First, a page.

Use of Terracotta Plates in Kashmir
There is an age old relation between the clay and man. The simplest medium easily available has been the soft clay. Clay well kneaded with a proportioned amount of water is easily malleable. From times immemorial man has used this medium to express himself. Clay when baked takes a new form, called the terracotta. The terracotta in India has had a long history. Terracotta figures are shaped in all forms, in the round and in relief illustrating a variety of themes. The potter who used to make terracottas held an important position in society. Almost in every mohalla there was a terracotta centre. In olden days the potter served some particular homes only and he used to make waterpots, milkpots, vessels for cooking food and in return he received grains and money. Even now in the far flung areas of Kashmir, this tradition continues.
Although metallic utensils have replaced the terracotta vessels, still it is a flourishing craft. Pottery has a great role to play in man's life. Apart from its domestic and kitchen use, it is used in ceremonies. No ceremony is complete without the use of pottery. In Kashmir, pottery has an indispensable role owing to its use in both domestic and ritualistic purposes.
Shallow plate having ring like base is called Tabich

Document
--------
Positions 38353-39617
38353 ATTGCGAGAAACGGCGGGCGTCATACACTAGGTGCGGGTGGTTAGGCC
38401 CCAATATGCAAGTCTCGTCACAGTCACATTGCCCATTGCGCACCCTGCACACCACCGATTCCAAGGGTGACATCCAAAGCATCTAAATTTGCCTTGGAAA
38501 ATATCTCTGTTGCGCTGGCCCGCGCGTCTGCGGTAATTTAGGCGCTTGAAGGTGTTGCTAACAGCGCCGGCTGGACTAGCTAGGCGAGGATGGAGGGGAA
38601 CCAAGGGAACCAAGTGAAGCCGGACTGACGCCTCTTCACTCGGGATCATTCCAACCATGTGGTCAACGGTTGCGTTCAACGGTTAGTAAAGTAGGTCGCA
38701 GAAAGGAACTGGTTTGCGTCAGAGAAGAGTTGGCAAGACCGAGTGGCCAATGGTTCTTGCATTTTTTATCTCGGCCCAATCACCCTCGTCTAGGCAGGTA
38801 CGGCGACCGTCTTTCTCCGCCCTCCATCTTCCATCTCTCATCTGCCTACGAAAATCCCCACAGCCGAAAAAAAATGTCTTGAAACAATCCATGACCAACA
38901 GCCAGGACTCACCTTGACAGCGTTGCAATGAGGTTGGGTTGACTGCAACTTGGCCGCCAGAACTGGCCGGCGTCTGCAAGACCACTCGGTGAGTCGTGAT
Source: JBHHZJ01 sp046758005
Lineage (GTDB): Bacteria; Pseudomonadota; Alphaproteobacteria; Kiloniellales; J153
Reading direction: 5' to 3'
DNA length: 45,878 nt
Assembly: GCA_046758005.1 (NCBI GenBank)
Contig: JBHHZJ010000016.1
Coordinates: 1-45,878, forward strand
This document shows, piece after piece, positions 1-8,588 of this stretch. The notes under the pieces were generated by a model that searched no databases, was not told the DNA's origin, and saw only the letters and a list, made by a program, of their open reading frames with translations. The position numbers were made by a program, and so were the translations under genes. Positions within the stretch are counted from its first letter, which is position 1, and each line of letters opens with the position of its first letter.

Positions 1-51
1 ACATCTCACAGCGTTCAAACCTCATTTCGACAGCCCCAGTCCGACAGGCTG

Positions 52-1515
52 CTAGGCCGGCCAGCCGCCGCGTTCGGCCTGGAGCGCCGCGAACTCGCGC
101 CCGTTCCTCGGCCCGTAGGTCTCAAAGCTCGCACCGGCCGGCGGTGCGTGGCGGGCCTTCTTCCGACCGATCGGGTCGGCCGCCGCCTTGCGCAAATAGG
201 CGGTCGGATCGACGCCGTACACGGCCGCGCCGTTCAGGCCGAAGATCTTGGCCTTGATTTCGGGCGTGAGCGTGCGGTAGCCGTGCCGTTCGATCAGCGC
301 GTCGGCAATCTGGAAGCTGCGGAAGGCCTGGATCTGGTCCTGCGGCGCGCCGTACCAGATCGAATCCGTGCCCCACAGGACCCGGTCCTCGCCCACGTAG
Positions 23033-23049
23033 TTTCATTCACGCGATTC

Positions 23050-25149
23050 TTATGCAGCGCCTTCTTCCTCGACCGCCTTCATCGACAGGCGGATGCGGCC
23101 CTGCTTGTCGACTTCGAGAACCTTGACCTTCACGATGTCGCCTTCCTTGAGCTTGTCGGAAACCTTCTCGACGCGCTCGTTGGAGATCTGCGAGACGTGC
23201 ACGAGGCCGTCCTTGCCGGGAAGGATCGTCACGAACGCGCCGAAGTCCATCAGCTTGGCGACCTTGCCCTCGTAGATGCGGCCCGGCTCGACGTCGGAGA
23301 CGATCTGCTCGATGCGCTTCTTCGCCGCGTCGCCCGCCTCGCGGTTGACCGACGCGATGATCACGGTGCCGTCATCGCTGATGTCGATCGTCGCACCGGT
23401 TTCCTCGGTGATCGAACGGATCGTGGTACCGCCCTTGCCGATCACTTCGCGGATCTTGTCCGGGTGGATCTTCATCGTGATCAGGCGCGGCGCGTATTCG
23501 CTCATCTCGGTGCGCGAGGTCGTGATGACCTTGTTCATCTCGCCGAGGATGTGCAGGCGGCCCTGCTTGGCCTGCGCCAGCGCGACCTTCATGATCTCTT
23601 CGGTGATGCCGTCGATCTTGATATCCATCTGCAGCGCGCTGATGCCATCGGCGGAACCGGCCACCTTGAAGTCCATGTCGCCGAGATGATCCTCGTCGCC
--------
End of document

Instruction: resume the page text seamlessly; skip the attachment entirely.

and the shallow dish is called Toak in Kashmiri. The difference is in the size; the big one with a thick
rim and a ring like base is called Tabich (plural-Tabchih) and the smaller one with the thin rim
and without ring like base is called Toak (plural-Taek). These plates were used in ceremonies
where there was abundant use of terracotta material.
Devagon is a prefunction requirement performed before
the thread ceremony and marriage ceremony. A small yajna is performed and for this ceremony, terracotta
plates have a great importance, so to say seven plates filled with special preparations are offered to seven
goddesses. In Hindu mythology, number seven has a great significance. Seven goddesses called
Saptmatrikas are (I) Varahi, (2) Maheshwari, (3) Vaishnavi, (4) Chamunda, (5) Kumari, (6) Brahmani, (7)
Indrani. They are the important tantric goddesses
Seven plates filled with sweet rice puddings (kheer)
are decorated with walnuts, coloured sacred threads, cooked vegetable (Haend) and kidney beans. These
plates (Tabchih) are called Divitsi Tabchih (plates belonging to goddesses). After the yajna is over these
are given to the nearest relatives as blessing gifts.